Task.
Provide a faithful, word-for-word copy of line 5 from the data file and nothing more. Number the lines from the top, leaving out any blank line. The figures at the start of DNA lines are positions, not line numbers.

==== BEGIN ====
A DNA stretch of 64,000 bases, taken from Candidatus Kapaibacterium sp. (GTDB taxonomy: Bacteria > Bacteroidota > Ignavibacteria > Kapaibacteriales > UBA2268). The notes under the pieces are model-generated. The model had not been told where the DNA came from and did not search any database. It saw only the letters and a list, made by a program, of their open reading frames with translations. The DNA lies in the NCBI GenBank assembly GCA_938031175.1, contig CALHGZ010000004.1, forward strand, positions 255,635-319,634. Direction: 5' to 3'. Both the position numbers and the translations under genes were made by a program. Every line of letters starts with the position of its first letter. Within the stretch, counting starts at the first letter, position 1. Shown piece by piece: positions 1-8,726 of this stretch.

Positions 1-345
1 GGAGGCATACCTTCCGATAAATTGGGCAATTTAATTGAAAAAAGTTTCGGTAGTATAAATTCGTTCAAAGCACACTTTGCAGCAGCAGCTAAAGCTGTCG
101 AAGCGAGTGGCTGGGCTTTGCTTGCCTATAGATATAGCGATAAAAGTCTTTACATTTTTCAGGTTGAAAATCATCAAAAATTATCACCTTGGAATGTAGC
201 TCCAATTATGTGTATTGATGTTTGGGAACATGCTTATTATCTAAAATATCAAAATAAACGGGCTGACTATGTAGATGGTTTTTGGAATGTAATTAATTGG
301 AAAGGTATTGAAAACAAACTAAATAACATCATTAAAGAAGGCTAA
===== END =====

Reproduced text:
201 TCCAATTATGTGTATTGATGTTTGGGAACATGCTTATTATCTAAAATATCAAAATAAACGGGCTGACTATGTAGATGGTTTTTGGAATGTAATTAATTGG